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Logos: A Journal of Catholic Thought and Culture 6.2 (2003) 46-62

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The Use of Imagination, Emotion, and the Will in a Medieval Classic
The Meditaciones Vite Christi

Lawrence F. Hundersmarck

IN THE EARLY FOURTEENTH CENTURY a work known as the Meditaciones Vite Christi sought to probe the inexhaustible meaning of Scripture. 1 The work, long attributed to St. Bonaventure (1221-74), was composed by an Italian Franciscan, John de Caulibus from San Gimignano. Caulibus's Meditations on the Life of Christ was offered as a series of imaginative reconstructions of the Gospel accounts to serve the religious needs of a Poor Clare nun for whom he served as spiritual advisor (61). 2 To meet her needs, Caulibus created what would prove to be an immensely popular and influential book that had the capacity to make the Gospel account of the past dynamically alive in the present. In Meditations on the Life of Christ, the scenes of salvation are presented as eyewitness accounts. Caulibus sketches scenes with words and images that creatively fill in the details of the life of Christ and that are calculated to touch the nun's emotions and move her will. The text seeks to make the nun see and feel, and to prompt the reform of her life by conforming it to the life of Christ. 3

Meditaciones Vite Christi is constructed into 108 chapters running 347 pages in the recently published Corpus Christianorum critical edition. [End Page 46] The Meditaciones does not try to transform every Gospel scene into a meditation but only those events that Caulibus thinks will prove useful to the spiritual growth of his Poor Clare (18, 21). The work does manage, however, to cover the whole of Christ's life with special emphasis on the Infancy (4-15) and the Passion (70-81). In the middle of the Meditaciones the value and meaning of the cloistered life—an issue of importance for his reader—offers Caulibus the opportunity to give special attention to the distinctions between the active life and the contemplative life (46-58). This section, filled with citations from Bernard of Clairvaux (1090-1153), serves as commentary on the ministry of Martha and Mary from the tenth chapter of the Gospel of St. Luke (45).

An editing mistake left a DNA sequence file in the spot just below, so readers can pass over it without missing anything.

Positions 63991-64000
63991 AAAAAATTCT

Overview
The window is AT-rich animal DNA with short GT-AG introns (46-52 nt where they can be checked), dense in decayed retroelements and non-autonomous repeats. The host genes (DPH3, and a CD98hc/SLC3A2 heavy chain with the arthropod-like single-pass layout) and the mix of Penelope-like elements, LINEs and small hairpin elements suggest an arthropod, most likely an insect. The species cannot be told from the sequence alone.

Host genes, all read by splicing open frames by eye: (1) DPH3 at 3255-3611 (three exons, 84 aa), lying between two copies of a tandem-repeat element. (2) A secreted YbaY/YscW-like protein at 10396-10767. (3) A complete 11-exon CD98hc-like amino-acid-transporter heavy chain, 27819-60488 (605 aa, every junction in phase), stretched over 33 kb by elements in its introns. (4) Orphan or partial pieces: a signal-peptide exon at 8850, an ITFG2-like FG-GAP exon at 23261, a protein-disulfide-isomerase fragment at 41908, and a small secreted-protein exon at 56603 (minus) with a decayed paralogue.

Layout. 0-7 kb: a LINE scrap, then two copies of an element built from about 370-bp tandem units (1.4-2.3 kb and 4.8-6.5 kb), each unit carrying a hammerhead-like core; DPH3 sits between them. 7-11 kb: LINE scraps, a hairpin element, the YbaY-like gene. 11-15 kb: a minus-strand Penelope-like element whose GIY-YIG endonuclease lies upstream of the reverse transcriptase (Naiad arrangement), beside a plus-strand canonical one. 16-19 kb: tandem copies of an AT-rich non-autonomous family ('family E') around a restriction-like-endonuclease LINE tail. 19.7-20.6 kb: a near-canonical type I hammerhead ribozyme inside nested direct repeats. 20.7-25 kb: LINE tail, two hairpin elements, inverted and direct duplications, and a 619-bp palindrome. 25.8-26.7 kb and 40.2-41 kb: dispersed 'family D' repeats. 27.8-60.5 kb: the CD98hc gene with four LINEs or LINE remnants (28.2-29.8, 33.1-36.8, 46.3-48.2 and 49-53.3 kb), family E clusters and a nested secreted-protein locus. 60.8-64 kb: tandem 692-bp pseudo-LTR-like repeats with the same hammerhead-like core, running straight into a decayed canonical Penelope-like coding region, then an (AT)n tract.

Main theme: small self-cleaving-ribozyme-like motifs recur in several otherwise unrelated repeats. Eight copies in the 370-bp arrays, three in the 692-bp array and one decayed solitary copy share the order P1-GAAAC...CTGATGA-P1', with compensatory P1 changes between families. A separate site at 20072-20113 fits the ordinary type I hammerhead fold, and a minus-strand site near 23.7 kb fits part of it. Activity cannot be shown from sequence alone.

The Meditaciones Vite Christi proved to be a great success, influencing late Medieval art and drama. In its Middle English translation at the hands of Nicholas Love (c. 1410), called the Myrrour of the Blessed Lyf of Jesu Christ, the Meditaciones was considered a safer approach to the Gospels than the vernacular translations of the New Testament produced by the Lollards in the fifteenth century. It was a work that gave rise to a very popular new genre, the Life of Christ, of which the Carthusian Ludolphus de Saxonia's (d. 1378) Vita Christi is perhaps the best known example. The works of both Caulibus and Ludolph stand within the full flowering of late Medieval devotion to the humanity of Christ. 4 Both works integrate centuries of piety within the thread of the harmonized Gospel narratives and, so to speak, conveniently package multiple aspects of Christian piety for later generations. Thus, it is thought that Ignatius Loyola (1495-1556) read Ludolph's Vita Christi and it seems, in terms of the importance of imagination, to have influenced the Spiritual Exercises. 5 Although the two works are different in terms of their orientation to the Gospel story, they both have one goal in mind—to make the life of Christ absolutely vital and alive to their readers. 6

The Meditaciones is an act of imagination by which Caulibus addresses his own Franciscan situation and that of his readers by [End Page 47] returning to the past. This returning to the Gospel account is itself an act of reconstruction through the use of images and values grounded within the basic concepts of Caulibus's monastic piety. The Meditaciones is an act of imagination, not in the narrow sense of falsification, but...


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